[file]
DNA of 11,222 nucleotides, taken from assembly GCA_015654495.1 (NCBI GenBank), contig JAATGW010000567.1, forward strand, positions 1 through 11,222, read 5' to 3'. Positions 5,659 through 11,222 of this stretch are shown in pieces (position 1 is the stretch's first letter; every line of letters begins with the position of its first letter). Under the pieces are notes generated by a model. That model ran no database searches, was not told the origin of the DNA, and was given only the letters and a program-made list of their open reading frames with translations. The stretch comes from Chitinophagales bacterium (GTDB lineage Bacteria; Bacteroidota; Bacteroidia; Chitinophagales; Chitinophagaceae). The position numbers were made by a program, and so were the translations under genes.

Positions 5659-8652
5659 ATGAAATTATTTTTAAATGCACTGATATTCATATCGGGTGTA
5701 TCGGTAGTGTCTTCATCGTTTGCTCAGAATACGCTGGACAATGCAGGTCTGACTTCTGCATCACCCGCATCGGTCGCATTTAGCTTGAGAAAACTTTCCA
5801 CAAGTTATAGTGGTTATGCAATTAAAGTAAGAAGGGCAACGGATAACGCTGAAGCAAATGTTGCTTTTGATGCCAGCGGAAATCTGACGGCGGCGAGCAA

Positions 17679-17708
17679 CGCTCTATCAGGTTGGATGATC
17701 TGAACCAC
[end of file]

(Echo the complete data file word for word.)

DNA of 11,222 nucleotides, taken from assembly GCA_015654495.1 (NCBI GenBank), contig JAATGW010000567.1, forward strand, positions 1 through 11,222, read 5' to 3'. Positions 5,659 through 11,222 of this stretch are shown in pieces (position 1 is the stretch's first letter; every line of letters begins with the position of its first letter). Under the pieces are notes generated by a model. That model ran no database searches, was not told the origin of the DNA, and was given only the letters and a program-made list of their open reading frames with translations. The stretch comes from Chitinophagales bacterium (GTDB lineage Bacteria; Bacteroidota; Bacteroidia; Chitinophagales; Chitinophagaceae). The position numbers were made by a program, and so were the translations under genes.

Positions 5659-8652
5659 ATGAAATTATTTTTAAATGCACTGATATTCATATCGGGTGTA
5701 TCGGTAGTGTCTTCATCGTTTGCTCAGAATACGCTGGACAATGCAGGTCTGACTTCTGCATCACCCGCATCGGTCGCATTTAGCTTGAGAAAACTTTCCA
5801 CAAGTTATAGTGGTTATGCAATTAAAGTAAGAAGGGCAACGGATAACGCTGAAGCAAATGTTGCTTTTGATGCCAGCGGAAATCTGACGGCGGCGAGCAA

Positions 17679-17708
17679 CGCTCTATCAGGTTGGATGATC
17701 TGAACCAC